Energy Tomorrow Blog
Posted September 11, 2018
To mark National Drive Electric Week, as well as discussions of electric vehicles (EVs) likely at this week’s Global Climate Action Summit in San Francisco, let’s underscore some important perspective on EVs contained in this recent piece by Axios.
Amy Harder’s column compares the carbon dioxide emissions saved by each Tesla EV to the CO2 savings of other sources of energy, including natural gas. Noting Tesla’s July announcement that it had passed the 200,000 mark for vehicles sold in the U.S., Harder – assisted by think tank Third Way – wrote that a nuclear reactor replacing coal equals the CO2 savings of 541,353 Teslas. Natural gas replacing one coal plant equals the CO2 savings of 98,940 Teslas, and so on.
Harder’s piece isn’t a knock against Tesla, just one EV manufacturer, or EVs in general. Rather, it suggests that a national discussion of EVs should be fact-based, and that we might need to tap the brakes a bit on EV technology’s emissions impacts.
Posted July 18, 2018
There’s talk about reducing greenhouse gas emissions – and then there’s taking steps to produce measurable results. The United States is in the second category, with the natural gas and oil industry playing the leading role.
Two charts from the American Enterprise Institute’s Mark J. Perry help illustrate: First, using data gleaned from BP’s Statistical Review of Global Energy, Perry shows that the U.S. led the world in reducing carbon dioxide emissions in 2017.
Posted July 9, 2018
There’s good and not-so-good in a recent Washington Post editorial on natural gas and climate policy, which rightly nails the importance of natural gas to the U.S. economy and the environment, yet wrongly suggests more layers of government regulation are needed to further reduce greenhouse gas emissions.
Posted April 20, 2017
Natural gas is a winner – for U.S. consumers, the economy and the environment. Quick, somebody tell officials in New York state – where they continue to ban hydraulic fracturing, the key to unlocking vast natural gas reserves located right under New Yorkers’ feet, to the benefit of New York consumers, New York job-seekers and New York’s environment.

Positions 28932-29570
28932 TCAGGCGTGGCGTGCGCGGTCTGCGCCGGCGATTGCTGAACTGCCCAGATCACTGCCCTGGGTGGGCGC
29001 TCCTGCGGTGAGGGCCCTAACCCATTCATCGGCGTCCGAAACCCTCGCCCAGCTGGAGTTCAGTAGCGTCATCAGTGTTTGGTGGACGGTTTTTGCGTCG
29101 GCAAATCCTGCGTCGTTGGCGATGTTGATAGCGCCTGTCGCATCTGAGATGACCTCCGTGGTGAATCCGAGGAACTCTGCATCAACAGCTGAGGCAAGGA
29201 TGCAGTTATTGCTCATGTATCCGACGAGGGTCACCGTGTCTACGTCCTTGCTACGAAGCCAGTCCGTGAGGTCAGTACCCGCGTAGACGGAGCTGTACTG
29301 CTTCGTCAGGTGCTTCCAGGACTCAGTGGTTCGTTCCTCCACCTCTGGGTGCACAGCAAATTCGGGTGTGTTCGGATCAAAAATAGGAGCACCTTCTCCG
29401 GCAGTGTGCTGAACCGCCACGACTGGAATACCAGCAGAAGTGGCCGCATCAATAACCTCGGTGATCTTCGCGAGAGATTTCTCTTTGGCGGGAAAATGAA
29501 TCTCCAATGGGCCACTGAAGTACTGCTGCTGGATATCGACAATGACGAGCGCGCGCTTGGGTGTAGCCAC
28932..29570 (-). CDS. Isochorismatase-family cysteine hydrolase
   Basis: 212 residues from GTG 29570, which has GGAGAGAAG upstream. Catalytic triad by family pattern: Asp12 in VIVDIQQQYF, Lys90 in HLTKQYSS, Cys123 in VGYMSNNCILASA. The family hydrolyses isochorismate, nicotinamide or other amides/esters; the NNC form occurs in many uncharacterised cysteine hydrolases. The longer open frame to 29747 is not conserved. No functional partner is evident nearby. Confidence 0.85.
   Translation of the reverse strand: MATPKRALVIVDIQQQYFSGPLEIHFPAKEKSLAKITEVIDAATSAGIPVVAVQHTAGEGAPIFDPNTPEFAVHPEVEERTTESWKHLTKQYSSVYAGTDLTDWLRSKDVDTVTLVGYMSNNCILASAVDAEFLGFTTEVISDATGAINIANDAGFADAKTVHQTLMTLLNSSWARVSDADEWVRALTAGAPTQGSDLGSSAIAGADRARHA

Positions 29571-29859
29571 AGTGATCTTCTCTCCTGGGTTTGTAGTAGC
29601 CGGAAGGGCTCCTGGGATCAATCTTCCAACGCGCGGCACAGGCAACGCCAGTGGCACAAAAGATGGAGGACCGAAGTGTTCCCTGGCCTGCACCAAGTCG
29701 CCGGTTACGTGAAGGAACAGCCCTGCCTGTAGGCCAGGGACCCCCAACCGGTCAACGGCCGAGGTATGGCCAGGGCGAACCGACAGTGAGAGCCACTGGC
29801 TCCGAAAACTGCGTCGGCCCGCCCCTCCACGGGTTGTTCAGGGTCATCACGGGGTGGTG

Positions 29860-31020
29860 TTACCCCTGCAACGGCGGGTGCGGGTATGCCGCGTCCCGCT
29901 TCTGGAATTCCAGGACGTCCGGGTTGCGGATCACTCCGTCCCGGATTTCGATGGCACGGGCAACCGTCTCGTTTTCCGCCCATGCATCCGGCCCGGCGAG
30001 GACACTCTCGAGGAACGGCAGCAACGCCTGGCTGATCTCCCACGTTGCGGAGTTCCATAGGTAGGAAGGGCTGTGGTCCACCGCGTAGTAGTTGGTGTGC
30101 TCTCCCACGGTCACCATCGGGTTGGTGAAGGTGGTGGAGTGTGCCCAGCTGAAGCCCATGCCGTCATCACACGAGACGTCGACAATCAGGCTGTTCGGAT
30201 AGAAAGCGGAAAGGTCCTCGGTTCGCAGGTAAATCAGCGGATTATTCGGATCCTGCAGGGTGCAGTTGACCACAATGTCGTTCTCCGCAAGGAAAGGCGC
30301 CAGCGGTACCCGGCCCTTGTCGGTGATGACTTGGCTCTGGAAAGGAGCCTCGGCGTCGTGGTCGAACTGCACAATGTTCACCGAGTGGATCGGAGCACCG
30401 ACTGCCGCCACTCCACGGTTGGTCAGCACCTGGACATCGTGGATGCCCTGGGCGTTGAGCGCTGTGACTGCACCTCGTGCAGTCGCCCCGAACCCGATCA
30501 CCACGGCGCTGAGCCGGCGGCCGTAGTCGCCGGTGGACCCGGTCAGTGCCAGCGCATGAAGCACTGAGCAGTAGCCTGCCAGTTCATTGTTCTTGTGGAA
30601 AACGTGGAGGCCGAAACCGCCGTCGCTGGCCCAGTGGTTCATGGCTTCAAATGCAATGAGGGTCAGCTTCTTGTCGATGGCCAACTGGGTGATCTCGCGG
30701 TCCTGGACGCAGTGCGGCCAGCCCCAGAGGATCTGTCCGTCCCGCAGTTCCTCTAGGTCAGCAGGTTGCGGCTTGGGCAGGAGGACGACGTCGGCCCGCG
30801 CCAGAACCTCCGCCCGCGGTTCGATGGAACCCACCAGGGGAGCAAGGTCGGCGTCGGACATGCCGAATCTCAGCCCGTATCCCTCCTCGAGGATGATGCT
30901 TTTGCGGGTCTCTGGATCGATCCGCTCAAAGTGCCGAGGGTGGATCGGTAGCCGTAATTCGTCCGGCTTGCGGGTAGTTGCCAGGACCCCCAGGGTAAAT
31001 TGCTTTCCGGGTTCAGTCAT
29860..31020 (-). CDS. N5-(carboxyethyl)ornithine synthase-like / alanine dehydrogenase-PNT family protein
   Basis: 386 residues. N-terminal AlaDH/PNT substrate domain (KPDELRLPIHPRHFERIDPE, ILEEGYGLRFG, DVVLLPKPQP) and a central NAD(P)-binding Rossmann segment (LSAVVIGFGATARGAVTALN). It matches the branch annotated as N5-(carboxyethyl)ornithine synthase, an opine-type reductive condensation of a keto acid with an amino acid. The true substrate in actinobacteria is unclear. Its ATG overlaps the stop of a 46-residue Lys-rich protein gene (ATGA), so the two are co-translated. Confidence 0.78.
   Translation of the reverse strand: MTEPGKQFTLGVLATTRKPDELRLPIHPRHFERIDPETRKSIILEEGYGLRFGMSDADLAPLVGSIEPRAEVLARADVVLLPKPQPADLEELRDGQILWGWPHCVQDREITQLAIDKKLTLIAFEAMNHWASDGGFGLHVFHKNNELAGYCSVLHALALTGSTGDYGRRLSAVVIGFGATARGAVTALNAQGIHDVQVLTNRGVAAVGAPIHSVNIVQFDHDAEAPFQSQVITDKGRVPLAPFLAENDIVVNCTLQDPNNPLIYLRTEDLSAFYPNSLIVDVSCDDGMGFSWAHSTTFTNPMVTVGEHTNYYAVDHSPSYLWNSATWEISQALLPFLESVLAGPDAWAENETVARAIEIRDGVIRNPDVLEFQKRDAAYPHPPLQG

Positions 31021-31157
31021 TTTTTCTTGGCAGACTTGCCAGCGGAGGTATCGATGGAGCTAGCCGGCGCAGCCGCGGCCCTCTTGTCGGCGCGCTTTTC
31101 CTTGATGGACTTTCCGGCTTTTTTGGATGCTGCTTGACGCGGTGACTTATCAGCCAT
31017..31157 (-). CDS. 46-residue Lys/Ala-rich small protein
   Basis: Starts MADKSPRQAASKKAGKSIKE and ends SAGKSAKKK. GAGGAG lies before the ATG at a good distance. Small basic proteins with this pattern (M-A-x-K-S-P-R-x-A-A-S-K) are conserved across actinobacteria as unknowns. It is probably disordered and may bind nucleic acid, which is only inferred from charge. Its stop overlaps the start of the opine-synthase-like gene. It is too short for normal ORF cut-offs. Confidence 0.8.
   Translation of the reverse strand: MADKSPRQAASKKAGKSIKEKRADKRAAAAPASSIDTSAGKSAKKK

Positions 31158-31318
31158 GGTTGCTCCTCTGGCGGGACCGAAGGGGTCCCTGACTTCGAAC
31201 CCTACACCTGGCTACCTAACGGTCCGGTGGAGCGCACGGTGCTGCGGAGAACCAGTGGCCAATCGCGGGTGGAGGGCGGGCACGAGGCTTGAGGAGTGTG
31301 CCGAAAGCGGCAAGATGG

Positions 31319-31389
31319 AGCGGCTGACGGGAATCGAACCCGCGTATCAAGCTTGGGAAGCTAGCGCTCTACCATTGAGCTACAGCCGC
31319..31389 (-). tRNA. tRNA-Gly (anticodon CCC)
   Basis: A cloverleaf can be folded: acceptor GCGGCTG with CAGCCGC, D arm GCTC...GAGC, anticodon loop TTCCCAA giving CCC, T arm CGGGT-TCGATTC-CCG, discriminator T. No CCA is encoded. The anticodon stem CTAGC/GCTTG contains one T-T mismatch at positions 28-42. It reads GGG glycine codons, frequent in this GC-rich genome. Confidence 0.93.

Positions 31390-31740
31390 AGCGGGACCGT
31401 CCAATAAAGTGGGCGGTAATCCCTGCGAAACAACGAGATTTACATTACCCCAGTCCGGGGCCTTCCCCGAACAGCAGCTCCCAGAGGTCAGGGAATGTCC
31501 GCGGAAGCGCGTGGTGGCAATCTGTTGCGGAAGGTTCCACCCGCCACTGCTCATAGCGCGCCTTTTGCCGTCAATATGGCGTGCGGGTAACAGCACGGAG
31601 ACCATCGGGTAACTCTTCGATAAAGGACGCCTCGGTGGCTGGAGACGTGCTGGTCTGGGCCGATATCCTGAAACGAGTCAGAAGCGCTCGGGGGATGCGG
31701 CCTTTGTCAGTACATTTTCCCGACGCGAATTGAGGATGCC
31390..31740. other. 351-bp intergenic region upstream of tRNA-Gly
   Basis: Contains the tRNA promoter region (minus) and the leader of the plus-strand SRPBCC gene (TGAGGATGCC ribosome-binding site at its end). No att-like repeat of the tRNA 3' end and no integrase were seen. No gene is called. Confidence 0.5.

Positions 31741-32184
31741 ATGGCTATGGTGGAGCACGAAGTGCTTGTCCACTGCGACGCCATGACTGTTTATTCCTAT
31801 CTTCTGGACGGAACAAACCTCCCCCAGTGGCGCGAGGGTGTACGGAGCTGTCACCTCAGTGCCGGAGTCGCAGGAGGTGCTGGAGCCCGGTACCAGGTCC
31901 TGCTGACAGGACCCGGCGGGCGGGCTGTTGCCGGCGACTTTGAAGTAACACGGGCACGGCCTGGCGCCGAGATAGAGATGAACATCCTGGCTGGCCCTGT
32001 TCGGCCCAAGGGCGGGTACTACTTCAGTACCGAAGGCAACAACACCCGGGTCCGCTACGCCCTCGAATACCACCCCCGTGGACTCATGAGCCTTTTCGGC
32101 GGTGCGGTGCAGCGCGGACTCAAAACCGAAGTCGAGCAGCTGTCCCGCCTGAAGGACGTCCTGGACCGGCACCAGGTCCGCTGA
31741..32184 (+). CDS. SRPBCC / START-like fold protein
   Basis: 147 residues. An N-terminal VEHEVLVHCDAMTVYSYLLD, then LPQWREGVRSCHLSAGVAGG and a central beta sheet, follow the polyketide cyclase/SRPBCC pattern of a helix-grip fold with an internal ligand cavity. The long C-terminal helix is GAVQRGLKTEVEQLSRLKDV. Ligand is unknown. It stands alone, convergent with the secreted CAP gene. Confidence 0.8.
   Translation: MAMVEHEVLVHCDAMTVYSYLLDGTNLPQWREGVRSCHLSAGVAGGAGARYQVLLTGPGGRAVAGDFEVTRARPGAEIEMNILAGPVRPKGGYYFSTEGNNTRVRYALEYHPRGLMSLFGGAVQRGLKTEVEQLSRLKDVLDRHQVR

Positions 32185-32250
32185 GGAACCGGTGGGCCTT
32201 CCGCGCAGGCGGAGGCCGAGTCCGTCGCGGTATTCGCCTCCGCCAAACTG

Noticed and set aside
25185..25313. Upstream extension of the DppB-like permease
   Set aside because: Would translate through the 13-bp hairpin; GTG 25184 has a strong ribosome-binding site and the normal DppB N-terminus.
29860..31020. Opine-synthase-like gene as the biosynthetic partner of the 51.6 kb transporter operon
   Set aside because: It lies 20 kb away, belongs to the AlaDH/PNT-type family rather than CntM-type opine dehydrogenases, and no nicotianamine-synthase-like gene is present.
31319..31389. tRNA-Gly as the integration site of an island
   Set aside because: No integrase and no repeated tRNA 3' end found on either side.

Posted March 31, 2017
New government data shows that carbon dioxide emissions from electricity generation are at their lowest levels in nearly 30 years, and natural gas is the key reason why. The data comes from the U.S. Energy Information Administration’s latest Monthly Energy Review, and it shows emissions associated with power generation last year were the lowest since 1989.
Posted February 16, 2017
There’s a lot of good news to be found in EPA’s draft Inventory of U.S. Greenhouse Gas Emissions and Sinks: 1990-2015, which came out this week – all of it underscoring progress, much of it led by industry, in reducing emissions – even as American consumers and the U.S. economy are supplied the energy they need.
Posted December 9, 2016
The concept that economic growth doesn’t have to be accompanied by rising carbon emissions – dubbed “decoupling” by the New York Times – has additional detail in a new Brookings Institution report that finds more than 30 states have seen those historical partners delinked and headed in different directions. Though Brookings credits state and local efforts for the majority of this emissions reduction progress between 2000 and 2014, cleaner-burning natural gas is the real hero.
Posted November 28, 2016
There is indeed critically important climate progress being made in the United States, thanks to an energy transition – though perhaps not precisely the one EPA’s Gina McCarthy had in mind. It’s natural gas – the increased use of which is the primary reason the U.S. Energy Information Administration (EIA) projects U.S. energy-related carbon emissions this year will be the lowest since 1992.
Posted October 7, 2016
Posted August 31, 2016
In recent months we’ve posted a number of times on the “U.S. Model” of domestic energy and economic growth – coupled with greenhouse gas reductions (see here, here and here). Let that sink in: The United States is simultaneously the world’s No. 1 producer of oil and natural gas and the world leader in reducing emissions. Energy growth and climate progress together. That’s the U.S. Model. It’s important to grasp the impacts of the U.S. model – and also how it came about.